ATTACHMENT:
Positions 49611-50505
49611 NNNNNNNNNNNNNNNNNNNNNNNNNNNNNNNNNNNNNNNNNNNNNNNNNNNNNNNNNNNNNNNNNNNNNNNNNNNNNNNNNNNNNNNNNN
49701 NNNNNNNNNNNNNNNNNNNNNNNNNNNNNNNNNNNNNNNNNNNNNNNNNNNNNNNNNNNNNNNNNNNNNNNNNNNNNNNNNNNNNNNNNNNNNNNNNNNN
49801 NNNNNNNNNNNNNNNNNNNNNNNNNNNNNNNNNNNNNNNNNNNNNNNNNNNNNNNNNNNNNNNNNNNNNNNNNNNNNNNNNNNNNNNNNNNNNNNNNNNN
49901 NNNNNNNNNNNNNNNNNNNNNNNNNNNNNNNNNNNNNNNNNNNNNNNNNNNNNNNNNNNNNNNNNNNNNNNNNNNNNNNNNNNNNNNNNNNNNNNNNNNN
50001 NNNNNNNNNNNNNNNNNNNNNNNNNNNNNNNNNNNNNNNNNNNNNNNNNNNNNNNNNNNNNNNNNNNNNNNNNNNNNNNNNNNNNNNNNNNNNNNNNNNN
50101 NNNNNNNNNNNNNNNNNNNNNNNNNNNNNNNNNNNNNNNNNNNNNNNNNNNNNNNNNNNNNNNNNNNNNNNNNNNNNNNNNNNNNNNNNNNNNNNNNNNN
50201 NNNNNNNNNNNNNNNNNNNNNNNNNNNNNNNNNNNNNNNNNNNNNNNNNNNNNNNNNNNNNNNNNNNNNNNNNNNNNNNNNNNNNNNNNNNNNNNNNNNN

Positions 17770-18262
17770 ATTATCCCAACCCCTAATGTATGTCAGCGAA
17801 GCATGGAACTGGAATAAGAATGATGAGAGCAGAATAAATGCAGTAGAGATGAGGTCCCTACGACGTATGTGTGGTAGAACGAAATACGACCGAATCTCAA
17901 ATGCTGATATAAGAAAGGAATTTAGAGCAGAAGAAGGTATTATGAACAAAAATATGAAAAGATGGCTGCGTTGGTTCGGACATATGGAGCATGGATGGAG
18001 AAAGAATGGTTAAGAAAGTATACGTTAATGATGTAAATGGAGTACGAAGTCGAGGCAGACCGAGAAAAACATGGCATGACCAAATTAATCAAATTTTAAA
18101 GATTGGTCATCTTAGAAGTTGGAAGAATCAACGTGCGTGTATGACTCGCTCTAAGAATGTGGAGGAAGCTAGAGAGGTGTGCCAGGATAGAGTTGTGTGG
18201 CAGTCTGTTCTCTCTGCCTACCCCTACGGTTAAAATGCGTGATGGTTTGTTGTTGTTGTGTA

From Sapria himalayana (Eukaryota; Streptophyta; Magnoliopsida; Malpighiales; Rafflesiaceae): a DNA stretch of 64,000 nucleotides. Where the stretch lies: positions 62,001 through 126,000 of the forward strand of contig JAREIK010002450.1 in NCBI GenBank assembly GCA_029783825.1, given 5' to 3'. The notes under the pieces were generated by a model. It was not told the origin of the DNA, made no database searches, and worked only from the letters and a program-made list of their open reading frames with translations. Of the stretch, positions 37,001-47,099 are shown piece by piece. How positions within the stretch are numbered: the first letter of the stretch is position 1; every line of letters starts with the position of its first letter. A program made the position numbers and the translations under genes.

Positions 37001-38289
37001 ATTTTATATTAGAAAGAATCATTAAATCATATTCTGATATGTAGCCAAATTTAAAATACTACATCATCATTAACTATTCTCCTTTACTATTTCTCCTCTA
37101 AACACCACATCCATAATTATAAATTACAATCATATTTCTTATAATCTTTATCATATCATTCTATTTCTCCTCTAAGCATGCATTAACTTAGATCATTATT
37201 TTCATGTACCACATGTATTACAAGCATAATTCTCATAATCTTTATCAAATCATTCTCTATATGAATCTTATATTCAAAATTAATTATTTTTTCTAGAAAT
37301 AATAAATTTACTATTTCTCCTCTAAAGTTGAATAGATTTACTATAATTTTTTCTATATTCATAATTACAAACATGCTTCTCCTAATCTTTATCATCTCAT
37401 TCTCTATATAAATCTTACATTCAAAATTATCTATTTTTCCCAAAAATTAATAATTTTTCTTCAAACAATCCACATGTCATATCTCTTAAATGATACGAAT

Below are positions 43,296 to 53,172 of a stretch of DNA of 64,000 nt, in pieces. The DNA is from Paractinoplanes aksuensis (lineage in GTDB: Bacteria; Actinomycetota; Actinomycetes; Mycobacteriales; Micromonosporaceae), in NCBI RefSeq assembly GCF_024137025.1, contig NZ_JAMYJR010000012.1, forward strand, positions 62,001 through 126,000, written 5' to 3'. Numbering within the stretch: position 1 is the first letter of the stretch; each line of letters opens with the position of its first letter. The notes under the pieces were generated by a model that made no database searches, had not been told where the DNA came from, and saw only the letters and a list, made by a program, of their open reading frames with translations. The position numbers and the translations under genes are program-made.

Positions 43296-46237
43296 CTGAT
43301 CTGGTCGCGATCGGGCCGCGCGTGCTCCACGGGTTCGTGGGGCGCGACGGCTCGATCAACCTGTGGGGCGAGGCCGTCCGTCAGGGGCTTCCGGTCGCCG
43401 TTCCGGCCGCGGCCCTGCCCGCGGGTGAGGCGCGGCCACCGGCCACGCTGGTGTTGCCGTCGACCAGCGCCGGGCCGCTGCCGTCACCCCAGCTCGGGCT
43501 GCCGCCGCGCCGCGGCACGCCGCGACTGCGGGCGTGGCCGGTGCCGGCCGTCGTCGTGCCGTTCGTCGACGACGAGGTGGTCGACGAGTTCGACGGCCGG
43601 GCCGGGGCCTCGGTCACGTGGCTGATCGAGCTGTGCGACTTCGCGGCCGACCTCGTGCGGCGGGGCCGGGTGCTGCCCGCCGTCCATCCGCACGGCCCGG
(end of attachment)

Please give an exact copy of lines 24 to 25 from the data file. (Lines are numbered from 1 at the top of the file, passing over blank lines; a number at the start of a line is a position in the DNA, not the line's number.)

Positions 43296-46237
43296 CTGAT